Geological profile

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North-south section through Monte San Giorgio

A geological profile is a graphic cross-section through the (mostly uppermost) areas of the earth's crust , in which the spatial arrangement of rock bodies , faults and other geological structures in the subsurface is shown. A geological profile is often a supplement to a geological map or is represented in a model. The scale can vary between a few 100 meters and several 100 kilometers. In contrast to pure height profiles , geological profiles are not shown exaggerated so that thicknesses and, if applicable, angles of fall are not unnecessarily distorted. To create a geological profile, both directly obtained data from rock outcrops (on the earth's surface and from drill cores ) and indirect data from geophysical measurements ( borehole geophysics , seismic investigations) are used.

Profile section through the north-west German basin from west-south-west to east-north-east. It contains the layers from the Rotliegend ( lower or middle Perm )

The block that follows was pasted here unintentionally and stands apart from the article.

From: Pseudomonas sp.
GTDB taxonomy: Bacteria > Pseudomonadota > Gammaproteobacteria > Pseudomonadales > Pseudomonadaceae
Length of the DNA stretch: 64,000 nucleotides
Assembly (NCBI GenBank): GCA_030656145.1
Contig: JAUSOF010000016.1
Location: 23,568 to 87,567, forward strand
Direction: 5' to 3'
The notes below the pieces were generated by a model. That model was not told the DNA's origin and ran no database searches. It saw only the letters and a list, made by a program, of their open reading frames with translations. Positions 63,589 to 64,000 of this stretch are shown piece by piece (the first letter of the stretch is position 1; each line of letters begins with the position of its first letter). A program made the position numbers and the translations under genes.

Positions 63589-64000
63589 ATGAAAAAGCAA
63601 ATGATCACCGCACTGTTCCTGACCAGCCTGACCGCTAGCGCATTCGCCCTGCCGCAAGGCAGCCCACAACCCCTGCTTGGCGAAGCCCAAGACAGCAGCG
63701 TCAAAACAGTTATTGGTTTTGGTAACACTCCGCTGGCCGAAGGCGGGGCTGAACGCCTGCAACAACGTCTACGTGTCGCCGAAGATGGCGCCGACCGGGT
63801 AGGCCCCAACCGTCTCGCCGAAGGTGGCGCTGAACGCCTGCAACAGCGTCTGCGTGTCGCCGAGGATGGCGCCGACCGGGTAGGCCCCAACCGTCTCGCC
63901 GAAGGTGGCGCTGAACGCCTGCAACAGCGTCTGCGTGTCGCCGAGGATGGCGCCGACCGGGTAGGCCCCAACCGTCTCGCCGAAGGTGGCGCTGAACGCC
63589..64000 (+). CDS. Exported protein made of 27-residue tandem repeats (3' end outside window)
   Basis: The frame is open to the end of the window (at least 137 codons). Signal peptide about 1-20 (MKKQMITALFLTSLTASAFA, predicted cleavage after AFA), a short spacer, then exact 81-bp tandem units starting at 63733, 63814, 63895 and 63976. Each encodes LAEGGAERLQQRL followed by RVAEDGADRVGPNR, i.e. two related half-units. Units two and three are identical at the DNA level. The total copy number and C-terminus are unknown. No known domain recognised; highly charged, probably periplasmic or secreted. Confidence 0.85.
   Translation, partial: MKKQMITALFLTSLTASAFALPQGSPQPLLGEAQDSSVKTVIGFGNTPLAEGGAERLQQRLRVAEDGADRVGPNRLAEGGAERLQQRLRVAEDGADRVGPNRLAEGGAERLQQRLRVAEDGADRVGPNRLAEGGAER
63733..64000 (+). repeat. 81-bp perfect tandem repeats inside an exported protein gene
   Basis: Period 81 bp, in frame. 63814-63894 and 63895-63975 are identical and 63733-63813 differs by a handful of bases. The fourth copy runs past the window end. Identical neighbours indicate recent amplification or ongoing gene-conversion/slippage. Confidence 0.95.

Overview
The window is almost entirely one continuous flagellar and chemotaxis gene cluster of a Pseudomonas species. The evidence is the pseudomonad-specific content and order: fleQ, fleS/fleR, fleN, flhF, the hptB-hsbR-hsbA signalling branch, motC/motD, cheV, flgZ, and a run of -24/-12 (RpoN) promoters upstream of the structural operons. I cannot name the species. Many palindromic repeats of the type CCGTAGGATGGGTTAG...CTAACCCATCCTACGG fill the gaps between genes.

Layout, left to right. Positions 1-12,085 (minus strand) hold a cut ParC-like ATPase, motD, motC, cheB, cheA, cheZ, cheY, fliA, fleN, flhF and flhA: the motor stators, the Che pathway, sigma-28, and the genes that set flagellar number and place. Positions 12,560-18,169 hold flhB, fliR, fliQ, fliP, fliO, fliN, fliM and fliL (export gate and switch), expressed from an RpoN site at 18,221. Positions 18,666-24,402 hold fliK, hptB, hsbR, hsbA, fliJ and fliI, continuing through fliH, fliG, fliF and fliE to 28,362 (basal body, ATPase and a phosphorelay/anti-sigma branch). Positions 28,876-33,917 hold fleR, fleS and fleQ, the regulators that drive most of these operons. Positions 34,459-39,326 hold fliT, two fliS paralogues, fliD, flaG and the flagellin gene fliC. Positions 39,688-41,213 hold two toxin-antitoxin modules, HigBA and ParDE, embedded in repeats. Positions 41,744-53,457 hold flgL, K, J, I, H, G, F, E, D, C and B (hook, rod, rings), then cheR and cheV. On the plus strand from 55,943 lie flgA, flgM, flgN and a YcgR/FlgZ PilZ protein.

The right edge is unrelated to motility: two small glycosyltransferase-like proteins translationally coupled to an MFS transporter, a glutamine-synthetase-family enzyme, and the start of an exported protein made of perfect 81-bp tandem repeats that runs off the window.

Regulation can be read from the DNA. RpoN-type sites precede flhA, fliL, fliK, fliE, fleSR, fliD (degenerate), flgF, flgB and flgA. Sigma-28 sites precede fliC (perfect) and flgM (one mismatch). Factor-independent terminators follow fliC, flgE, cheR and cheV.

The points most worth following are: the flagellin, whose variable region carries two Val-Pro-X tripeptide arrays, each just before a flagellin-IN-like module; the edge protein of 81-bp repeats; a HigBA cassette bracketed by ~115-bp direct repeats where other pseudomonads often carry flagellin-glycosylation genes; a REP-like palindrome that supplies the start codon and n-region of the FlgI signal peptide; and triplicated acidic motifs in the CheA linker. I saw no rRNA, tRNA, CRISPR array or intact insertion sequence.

A first drawn profile probably comes from Johann Gottlob Lehmann (attempt of a history of the Flöz Mountains in 1756) and is from the southern edge of the Harz near Nordhausen . It shows a section from Grauwacke via Rotliegend and Zechstein to Buntsandstein from Ilfeld to Nordhausen. A little later, Georg Christian Füchsel in Thuringia built on this with the first geological map in Germany in 1762.

Johann Gottlob Lehrmann's profile through the southern Harz in 1756 near Ilfeld and Nordhausen

In England, John Whitehurst made geological profiles in Derbyshire in 1782 and, from 1785, the sculptor White Watson in the form of display panels.

Geological profile of a mountain in Derbyshire by White Watson from 1785


The stratified or columnar profiles that can also be found in geology are not to be confused with geological profile sections. These serve the sometimes very detailed representation of sedimentary strata on a meter scale, as they were encountered in individual daily outcrops or drilled during a drilling. In this context, it is not uncommon for the exposed layer sequences to be referred to as "profiles" , similar to soil profiles. Such profiles are mainly used in stratigraphy and sedimentology .

Individual evidence

  1. Wagenbreth, History of Geology in Germany, Springer 1999, Figure 21, p. 26. The geology of the area can also be found in a block diagram in Wagenbreth, Steiner, Geologische Streifzüge, Leipzig 1990, p. 69